2 No-Brainer Reasons to Claim CPP Benefits at Age 65


Are you soon to be retired?

Are you contemplating whether to claim Canada Pension Plan (CPP) benefits at 60, 65, or 70?

If so, you have a big decision ahead of you. The longer you wait to take CPP, the more benefits you ultimately get. However, you may not be able to retire if you forego CPP benefits. Though you can technically claim CPP while working, you may wish to stop working as soon as possible. If that’s the case, then the “delay taking CPP” strategy won’t work for you.

Nevertheless, there are good reasons to delay taking CPP until age 65. Waiting until age 70 is a tall order, particularly if you’re experiencing health issues. But if you wait until age 65, you may enjoy much higher benefits than you would otherwise, without making that big of a sacrifice. In this article, I’ll explore two main reasons why you should consider delaying taking CPP until age 65.

Reason #1: You get more benefits if you wait

The main reason you should consider delaying taking CPP until age 65 is because you’ll get more benefits if you do so. You get an extra 0.2% in benefits every year for each year past 60 you wait. How much does that add up to? Potentially quite a bit. The average Canadian retiree gets just $811 per month in CPP benefits. The maximum CPP benefit if you start at 65 is $1,306 per month. It can go as high as $1,855 per month if you wait until age 70 — though, as I’ll show in the next section, that’s not viable for many people.

Reason #2: You will likely still be able to work at age 65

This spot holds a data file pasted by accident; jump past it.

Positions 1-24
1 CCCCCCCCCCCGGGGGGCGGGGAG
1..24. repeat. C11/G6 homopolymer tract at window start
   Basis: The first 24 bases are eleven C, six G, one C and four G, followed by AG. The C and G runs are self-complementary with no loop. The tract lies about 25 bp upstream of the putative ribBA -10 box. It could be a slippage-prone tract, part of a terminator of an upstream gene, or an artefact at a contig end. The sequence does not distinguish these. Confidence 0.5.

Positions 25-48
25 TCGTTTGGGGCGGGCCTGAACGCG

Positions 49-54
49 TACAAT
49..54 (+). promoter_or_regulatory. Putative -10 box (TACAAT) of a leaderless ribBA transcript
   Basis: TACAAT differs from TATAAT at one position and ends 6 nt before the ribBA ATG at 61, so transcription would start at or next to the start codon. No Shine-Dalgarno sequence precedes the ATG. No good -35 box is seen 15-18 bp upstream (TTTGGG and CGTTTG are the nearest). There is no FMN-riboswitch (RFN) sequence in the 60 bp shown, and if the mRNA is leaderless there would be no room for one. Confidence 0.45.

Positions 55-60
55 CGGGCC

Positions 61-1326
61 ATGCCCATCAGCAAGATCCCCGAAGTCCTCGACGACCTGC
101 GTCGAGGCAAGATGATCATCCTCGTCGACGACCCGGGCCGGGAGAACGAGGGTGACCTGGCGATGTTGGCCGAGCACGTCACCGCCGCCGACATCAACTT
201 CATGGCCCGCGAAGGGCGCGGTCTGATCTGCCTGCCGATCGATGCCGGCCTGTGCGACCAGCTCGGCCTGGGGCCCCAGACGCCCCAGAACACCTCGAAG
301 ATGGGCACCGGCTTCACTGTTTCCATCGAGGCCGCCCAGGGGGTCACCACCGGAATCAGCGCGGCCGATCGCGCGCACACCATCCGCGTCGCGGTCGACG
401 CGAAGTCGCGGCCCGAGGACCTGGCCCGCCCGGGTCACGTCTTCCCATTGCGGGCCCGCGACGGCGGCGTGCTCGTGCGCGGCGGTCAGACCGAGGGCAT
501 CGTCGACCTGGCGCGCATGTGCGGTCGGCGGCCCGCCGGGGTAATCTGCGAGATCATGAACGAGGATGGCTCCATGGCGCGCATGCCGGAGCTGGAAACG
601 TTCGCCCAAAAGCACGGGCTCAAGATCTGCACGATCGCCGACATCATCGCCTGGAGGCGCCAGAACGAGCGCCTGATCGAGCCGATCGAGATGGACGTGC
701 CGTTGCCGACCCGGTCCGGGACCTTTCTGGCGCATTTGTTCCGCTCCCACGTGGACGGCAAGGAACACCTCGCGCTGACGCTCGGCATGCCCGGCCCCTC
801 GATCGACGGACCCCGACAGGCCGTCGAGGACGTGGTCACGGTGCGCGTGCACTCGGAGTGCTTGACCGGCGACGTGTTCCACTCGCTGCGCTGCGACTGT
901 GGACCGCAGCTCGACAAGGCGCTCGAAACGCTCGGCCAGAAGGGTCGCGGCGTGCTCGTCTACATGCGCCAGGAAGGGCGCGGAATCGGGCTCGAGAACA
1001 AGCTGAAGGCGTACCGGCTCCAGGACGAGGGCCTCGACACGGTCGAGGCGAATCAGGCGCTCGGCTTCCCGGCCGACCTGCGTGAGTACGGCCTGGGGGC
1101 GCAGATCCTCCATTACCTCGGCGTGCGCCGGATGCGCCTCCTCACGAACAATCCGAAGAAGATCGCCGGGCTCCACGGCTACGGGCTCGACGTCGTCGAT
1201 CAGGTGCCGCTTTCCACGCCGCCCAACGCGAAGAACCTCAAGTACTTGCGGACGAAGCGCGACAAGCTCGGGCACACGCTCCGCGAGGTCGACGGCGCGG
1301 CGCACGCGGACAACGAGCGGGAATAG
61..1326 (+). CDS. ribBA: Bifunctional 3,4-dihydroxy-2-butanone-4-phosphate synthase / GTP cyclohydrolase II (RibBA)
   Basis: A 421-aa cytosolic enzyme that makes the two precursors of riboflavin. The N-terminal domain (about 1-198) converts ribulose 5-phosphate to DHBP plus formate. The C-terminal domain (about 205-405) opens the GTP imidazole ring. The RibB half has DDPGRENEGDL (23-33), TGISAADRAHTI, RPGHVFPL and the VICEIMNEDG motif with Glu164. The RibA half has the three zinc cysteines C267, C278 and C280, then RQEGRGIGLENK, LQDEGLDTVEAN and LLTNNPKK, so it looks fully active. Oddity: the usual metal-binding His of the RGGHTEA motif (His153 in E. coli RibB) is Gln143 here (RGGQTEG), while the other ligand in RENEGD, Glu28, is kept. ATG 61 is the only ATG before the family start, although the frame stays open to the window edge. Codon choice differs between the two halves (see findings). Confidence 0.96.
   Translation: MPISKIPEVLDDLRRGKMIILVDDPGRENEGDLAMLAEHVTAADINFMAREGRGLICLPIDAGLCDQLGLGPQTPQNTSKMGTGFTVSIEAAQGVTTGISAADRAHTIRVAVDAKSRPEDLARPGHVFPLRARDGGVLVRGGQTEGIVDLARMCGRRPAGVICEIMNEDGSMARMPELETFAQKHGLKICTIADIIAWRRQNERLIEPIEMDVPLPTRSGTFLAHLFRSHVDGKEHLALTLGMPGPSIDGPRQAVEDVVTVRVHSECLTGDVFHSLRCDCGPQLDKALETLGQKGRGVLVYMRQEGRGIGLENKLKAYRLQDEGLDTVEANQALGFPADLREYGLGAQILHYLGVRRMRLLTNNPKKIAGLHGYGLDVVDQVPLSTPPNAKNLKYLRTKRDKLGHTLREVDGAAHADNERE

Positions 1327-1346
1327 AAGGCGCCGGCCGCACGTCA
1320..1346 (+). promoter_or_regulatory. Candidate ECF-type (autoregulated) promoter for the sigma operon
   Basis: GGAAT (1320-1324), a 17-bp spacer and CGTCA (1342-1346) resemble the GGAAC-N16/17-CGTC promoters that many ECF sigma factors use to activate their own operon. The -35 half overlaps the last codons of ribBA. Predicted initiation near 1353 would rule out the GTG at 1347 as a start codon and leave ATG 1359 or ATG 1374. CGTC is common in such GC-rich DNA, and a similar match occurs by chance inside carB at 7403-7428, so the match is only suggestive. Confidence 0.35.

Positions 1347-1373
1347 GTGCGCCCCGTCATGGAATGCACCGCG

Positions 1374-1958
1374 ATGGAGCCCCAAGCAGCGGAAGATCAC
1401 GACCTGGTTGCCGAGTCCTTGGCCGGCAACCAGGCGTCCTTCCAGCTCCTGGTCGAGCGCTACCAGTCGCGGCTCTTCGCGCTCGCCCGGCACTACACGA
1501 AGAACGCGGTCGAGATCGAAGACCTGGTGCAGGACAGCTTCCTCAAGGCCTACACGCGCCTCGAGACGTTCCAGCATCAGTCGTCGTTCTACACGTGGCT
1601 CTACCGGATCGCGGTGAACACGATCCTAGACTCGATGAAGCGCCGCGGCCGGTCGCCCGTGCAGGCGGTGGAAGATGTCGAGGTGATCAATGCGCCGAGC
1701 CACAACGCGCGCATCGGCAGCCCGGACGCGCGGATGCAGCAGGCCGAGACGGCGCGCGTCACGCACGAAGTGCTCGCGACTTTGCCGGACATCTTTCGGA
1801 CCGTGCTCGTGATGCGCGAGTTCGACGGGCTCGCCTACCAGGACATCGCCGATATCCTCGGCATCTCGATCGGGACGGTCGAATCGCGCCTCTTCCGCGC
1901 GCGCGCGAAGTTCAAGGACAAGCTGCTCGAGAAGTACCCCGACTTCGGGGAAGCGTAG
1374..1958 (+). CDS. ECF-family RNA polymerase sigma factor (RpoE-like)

A second reason why you should delay CPP until age 65 is that you’ll probably still be able to work at age 65. Everybody is different; some people can still work at 70 while others can’t. If you find your health deteriorating in your 60s, it may be wise to take CPP rather than delay it until age 70 out of principle.

Don’t want to wait? Try this instead

If you don’t want to delay taking CPP until age 65, you can always invest in a Registered Retirement Savings Plan or Tax-Free Savings Account to supplement your retirement income. Investing in dividend stocks and interest-bearing bonds can provide you with steady cash income that keeps coming in year in and year out.

Consider Brookfield Asset Management (TSX:BAM), for example. It’s a Canadian financial services company whose shares have a 3.75% dividend yield.

A 3.75% yield means you get $3,750 in annual cash back on every $100,000 invested. That’s a pretty decent income supplement, and it could grow over time. BAM is one of the most profitable companies in Canada, with a remarkable 53% net income margin. Its predecessor company had a long track record of raising its dividend before it spun off Brookfield Asset Management as a separate company. BAM’s funds have compounded shareholder returns at 16% annualized over the last 10 years. That’s an excellent rate of return, and it could continue as long as Bruce Flatt is at the helm.

The post 2 No-Brainer Reasons to Claim CPP Benefits at Age 65 appeared first on The Motley Fool Canada.

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Fool contributor Andrew Button has no position in any of the stocks mentioned. The Motley Fool recommends Brookfield Asset Management. The Motley Fool has a disclosure policy.